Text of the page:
‘The station wagons arrived at noon, a long shining line that coursed through the west campus. In single file they eased around the orange I-beam sculpture and moved toward the dormitories. The roofs of the station wagons were loaded down with carefully secured suitcases full of light and heavy clothing; with boxes of blankets, boots and shoes, stationery and books, sheets, pillows, quilts…
I’ve witnessed this spectacle every September for twenty-one years. It is a brilliant event, invariably. The students greet each other with comic cries and gestures of sodden collapse. Their summer has been bloated with criminal pleasures, as always. The parents stand sun-dazed near their automobiles, seeing images of themselves in every direction. The conscientious suntans. The well-made faces and wry looks.’
Don DeLillo, White Noise, Penguin Books
I hope Mr. DeLillo will pardon our little theft, but no one could have written it better. Along with the turning of the leaves, autumn means that the city is crowded again, the average age of the population has dropped, that anyone in Kenmore Square over the age of 25 is ‘old’, and the likelihood of finding vomit on your doorstep has increased exponentially.
This is not to say that having the students back is a bad thing. Sure, those of us who live here year-round like the extra parking spaces in summer, the quiet restaurants, the open seats on the T, but having the students back also brings many benefits. For artists and art-lovers, this means an abundance of great shows, one after another. Nearly every school in the city with a gallery puts its best face forward, and this year is no exception. A John Goodman Retrospective, Ken Feingold, The Charged Image… all of these can be found this month. Many schools follow their back-to-school show with a student group show, highlighting summer work or the new senior class – a treat often full of surprises and fresh vision.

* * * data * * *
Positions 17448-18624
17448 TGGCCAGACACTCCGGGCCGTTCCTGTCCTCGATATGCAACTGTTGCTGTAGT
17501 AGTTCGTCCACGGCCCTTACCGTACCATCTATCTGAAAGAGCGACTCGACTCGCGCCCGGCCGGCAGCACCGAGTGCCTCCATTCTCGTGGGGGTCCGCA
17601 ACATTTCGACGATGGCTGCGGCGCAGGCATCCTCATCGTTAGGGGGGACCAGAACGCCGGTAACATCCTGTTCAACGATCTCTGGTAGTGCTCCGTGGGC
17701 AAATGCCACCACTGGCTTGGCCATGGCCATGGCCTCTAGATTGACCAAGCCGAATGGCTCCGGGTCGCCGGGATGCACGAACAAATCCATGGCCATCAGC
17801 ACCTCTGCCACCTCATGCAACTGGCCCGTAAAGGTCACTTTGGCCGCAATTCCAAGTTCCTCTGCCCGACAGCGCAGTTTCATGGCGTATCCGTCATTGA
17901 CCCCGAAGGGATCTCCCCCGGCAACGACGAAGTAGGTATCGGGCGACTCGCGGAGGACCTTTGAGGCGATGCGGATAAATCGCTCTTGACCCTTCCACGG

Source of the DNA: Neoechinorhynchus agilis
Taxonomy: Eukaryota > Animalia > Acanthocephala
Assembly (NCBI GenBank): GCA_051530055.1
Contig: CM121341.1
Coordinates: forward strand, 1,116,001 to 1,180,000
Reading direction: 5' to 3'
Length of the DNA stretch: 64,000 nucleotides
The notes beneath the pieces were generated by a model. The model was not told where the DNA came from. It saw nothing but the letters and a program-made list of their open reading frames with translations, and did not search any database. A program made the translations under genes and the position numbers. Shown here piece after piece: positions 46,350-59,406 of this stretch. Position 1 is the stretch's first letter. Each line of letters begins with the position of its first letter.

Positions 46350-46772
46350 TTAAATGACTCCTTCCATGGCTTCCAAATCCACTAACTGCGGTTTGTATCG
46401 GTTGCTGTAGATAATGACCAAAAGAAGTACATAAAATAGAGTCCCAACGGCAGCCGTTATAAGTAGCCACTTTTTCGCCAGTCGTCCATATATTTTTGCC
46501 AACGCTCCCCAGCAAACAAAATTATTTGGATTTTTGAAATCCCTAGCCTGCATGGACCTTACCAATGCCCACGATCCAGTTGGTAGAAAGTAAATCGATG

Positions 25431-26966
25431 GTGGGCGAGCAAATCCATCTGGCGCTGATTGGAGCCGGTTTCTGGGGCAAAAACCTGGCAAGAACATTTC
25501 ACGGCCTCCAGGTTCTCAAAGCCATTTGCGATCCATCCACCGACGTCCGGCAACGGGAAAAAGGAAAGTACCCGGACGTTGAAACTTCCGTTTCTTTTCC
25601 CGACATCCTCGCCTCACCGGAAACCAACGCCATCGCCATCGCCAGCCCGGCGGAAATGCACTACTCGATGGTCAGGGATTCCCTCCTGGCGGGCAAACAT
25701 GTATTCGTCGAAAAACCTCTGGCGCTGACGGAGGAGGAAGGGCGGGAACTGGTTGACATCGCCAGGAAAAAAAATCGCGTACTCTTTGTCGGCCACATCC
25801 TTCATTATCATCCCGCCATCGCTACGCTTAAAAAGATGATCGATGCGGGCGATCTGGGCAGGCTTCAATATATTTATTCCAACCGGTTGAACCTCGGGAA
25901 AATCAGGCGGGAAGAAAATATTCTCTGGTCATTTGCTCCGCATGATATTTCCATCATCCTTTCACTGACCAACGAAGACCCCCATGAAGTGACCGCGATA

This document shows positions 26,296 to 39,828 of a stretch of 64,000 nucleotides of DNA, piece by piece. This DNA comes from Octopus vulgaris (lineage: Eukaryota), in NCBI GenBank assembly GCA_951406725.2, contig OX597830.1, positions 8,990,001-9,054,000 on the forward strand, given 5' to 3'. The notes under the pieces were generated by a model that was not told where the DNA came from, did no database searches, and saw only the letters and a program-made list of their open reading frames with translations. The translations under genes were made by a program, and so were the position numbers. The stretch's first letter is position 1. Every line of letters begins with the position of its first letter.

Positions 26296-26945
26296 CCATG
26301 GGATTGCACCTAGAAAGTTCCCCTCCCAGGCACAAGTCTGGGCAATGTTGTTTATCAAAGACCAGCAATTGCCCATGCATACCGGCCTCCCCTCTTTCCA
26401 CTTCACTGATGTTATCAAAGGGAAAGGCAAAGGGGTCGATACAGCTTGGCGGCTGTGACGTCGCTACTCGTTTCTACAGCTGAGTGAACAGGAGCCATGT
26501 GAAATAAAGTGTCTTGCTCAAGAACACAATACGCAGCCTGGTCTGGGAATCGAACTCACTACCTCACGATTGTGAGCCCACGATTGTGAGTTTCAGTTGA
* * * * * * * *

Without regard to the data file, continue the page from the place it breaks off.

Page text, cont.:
Not to be missed, though, is the first First-Friday opening of the new school year, which has already passed us (on September 10). On that night, the galleries of SoWa, the BCA, and others were all full to overflowing with fresh faces and excited conversation. Anyone present could feel it: the life-blood of Boston is back, the youth are here, and while their conversations may sometimes seem inane or uninformed, the energy is real.
This issue of Big RED celebrates the back-to-school season here in Boston. We have reviewed several of the shows hosted at our illustrious schools, and look forward to the turning of the leaves and the gradual maturing of our young charges.